Pic showing the spring and the trigger out of the post:
Hand tool Tool Metalworking hand tool Bicycle part Household hardware
 

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Discussion Starter · #5 ·
I would think the trigger return spring is the culprit, the sear and trigger mating surfaces look good in the pic. Also, when you replace it, take a look at the split post the trigger is located in. There should be just enough clearance for the trigger to pivot smoothly, if it's wider you can carefully squeeze the post ears a little to tighten it up. The sear lever that holds the bolt striker in the cocked position is pushed back up by its spring when the bolt is cycled. As long as it cocks OK that spring is OK. The sear mating surfaces on mine are rough as well,
Pic showing the spring and the trigger out of the post:
View attachment 321056
So I'm struggling to identify the spring, do you know which number it is from this diagram? Marlin/Glenfield Model 81 Parts | Numrich Gun Parts
 

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Discussion Starter · #9 ·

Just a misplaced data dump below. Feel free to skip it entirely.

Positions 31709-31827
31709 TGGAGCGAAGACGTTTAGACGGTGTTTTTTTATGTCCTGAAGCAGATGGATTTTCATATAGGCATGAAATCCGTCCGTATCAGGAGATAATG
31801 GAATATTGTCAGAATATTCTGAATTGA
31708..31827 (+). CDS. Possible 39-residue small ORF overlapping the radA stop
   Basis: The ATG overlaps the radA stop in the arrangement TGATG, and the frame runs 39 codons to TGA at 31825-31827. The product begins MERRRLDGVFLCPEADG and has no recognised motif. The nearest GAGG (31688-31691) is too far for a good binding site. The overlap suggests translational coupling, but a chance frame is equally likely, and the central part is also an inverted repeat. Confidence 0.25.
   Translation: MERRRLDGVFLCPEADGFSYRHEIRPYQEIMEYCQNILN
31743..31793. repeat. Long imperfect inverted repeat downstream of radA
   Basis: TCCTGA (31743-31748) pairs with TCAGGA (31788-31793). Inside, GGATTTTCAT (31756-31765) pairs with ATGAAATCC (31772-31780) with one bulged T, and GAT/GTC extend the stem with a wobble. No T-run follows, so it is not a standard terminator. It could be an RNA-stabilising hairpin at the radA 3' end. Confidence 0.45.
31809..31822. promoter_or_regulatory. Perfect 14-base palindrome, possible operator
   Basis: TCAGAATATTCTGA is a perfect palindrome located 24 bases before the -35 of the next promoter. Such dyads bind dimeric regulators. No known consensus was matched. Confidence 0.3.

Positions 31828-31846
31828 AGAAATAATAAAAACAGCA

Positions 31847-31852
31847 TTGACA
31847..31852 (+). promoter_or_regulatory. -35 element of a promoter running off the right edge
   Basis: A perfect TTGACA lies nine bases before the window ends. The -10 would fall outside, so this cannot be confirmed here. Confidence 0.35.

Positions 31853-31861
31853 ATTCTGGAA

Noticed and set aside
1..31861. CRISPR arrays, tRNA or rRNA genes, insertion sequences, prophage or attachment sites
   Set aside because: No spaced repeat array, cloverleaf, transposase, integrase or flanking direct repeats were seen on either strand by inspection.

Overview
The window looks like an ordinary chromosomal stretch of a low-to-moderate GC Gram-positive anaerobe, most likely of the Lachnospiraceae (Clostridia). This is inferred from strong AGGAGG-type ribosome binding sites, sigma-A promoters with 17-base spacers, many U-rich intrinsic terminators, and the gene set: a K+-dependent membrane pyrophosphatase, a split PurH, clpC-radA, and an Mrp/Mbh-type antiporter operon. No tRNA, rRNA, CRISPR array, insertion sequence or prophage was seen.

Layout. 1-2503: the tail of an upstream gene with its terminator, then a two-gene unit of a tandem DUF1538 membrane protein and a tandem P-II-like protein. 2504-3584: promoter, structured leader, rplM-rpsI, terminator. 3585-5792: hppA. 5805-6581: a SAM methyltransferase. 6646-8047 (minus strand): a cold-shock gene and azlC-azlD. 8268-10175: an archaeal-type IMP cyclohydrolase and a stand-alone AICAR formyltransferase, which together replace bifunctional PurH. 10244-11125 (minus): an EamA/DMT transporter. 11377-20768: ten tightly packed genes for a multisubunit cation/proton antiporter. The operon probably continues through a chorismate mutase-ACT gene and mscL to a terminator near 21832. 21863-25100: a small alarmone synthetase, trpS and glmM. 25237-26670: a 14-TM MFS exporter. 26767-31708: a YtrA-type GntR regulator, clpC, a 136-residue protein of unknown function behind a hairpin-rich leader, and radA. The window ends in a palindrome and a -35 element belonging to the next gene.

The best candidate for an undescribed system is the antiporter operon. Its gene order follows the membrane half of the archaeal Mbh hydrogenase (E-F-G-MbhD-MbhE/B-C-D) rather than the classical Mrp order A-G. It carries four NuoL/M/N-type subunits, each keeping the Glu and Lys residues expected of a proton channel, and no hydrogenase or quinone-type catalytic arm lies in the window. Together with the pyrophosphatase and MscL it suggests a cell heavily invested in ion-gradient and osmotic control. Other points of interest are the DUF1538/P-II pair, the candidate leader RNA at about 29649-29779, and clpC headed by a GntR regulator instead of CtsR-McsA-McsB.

I would think the trigger return spring is the culprit, the sear and trigger mating surfaces look good in the pic. Also, when you replace it, take a look at the split post the trigger is located in. There should be just enough clearance for the trigger to pivot smoothly, if it's wider you can carefully squeeze the post ears a little to tighten it up. The sear lever that holds the bolt striker in the cocked position is pushed back up by its spring when the bolt is cycled. As long as it cocks OK that spring is OK. The sear mating surfaces on mine are rough as well,
Pic showing the spring and the trigger out of the post:
View attachment 321056
I've finally received the new springs, and the trigger spring from Numrich seems to be for a different model. Is this trigger spring for the one-piece trigger model?

Numrich Trigger Spring (Top) / Original (Bottom)
Numrich Sear Spring (Top) / Original (Bottom)